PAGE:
It's easy to forget, but actors must deliver two performances with each major film or television release. The first performance—the role itself—receives high-profile criticism, as The New York Times, film blogs, podcasters, and latte-sipping Hollywood elites announce their opinions to other similarly pretentious moviegoers. Words like "palpable" and "transporting" lace their conversations, while "seductive" and "spectacle" pepper their reviews. Yet these critics tend to ignore the all-important second performance: off-the-set interviews and late-night television appearances.* A bad film can be excused by an otherwise strong body of cinematic work. Public personas, however, are quickly set in Hollywood stone.
The Great, Misguided Gatsby
After my first semester of college, I returned home for the holidays, plopping a pile of freshly-graded papers on my parents' kitchen counter. My curious father—a philosophy professor by trade—began reading the piece topping the stack. It was a review of a local Measure for Measure production (if it's still running, don't bother). "This is excellent," he said. "Very clever." Beaming, I began fixing myself a bowl of ice cream. You might have called it a celebration. "Hold on," he said. I turned to find him reading the second paper in the stack, his eyes darting feverishly from line-to-line. "This is not as good," he murmured, his brow rapidly furrowing. "No…this isn't good at all." Ice cream forgotten, I leaned over to see which piece he was scanning. "Ben: this is a philosophy paper. Stop trying so hard to turn it into another play review."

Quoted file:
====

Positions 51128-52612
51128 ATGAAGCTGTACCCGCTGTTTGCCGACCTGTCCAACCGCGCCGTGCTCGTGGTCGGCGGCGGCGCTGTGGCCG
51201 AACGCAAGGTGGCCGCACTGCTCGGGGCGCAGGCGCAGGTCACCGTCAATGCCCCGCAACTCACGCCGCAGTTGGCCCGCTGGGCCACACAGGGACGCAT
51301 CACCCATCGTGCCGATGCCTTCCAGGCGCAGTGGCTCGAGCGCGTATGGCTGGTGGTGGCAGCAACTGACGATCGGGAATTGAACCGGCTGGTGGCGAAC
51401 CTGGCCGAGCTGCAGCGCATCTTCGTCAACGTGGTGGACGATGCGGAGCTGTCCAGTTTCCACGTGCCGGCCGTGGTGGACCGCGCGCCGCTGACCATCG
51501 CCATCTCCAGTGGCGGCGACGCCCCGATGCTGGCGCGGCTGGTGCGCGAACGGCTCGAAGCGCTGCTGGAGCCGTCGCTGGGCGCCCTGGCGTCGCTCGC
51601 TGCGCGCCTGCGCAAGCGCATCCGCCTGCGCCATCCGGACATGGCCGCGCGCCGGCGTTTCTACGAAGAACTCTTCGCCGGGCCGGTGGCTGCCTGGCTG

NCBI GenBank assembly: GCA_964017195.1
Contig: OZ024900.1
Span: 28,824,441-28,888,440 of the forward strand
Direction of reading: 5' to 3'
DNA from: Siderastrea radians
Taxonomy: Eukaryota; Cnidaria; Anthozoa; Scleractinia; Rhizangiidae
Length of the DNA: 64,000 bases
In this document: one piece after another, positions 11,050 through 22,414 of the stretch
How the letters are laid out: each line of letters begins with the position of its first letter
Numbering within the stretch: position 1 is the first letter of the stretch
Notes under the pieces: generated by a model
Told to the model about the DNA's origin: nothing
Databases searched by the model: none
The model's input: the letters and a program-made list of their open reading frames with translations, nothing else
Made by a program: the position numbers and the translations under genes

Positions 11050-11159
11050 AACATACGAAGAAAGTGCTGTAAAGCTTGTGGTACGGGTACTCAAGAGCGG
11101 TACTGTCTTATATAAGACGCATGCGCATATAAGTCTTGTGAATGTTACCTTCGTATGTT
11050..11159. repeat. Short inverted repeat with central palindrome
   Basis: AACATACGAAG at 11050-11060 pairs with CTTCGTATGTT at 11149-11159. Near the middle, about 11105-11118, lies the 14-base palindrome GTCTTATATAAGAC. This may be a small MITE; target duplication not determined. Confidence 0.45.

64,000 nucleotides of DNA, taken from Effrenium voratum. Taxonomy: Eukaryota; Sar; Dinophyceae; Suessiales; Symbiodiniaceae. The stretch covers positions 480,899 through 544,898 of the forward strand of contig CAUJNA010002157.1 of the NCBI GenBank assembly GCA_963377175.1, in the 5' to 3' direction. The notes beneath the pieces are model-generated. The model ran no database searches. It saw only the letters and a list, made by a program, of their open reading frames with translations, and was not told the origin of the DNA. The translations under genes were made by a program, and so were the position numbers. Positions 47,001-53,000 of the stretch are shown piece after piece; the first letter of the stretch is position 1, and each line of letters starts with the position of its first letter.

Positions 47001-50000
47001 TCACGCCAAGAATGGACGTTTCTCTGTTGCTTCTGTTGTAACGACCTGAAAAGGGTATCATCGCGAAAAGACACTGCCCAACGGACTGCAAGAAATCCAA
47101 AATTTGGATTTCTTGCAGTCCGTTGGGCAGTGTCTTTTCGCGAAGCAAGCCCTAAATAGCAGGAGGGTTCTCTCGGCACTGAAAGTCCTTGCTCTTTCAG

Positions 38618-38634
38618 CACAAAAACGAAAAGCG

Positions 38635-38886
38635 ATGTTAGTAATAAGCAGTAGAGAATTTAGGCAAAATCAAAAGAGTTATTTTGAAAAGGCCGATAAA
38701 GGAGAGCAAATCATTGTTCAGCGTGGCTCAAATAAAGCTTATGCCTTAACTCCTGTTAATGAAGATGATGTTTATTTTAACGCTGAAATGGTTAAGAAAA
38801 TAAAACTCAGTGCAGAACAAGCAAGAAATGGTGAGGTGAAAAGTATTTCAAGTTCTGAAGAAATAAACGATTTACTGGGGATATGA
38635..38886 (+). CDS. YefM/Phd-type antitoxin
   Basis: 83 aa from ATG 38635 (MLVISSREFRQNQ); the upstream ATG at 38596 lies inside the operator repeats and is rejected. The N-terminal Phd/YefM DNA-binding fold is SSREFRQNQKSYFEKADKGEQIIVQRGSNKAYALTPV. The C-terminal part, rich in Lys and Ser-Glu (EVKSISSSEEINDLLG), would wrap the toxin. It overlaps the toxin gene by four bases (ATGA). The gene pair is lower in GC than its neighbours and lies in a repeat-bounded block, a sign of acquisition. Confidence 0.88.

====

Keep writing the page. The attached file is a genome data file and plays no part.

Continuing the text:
My favorite March Madness column every year is Pat Forde's Best / Worst-Case Scenarios for all 64 Tournament Teams. In that spirit, here are the Wildest Dream and Nightmare scenarios for eight big summer movies.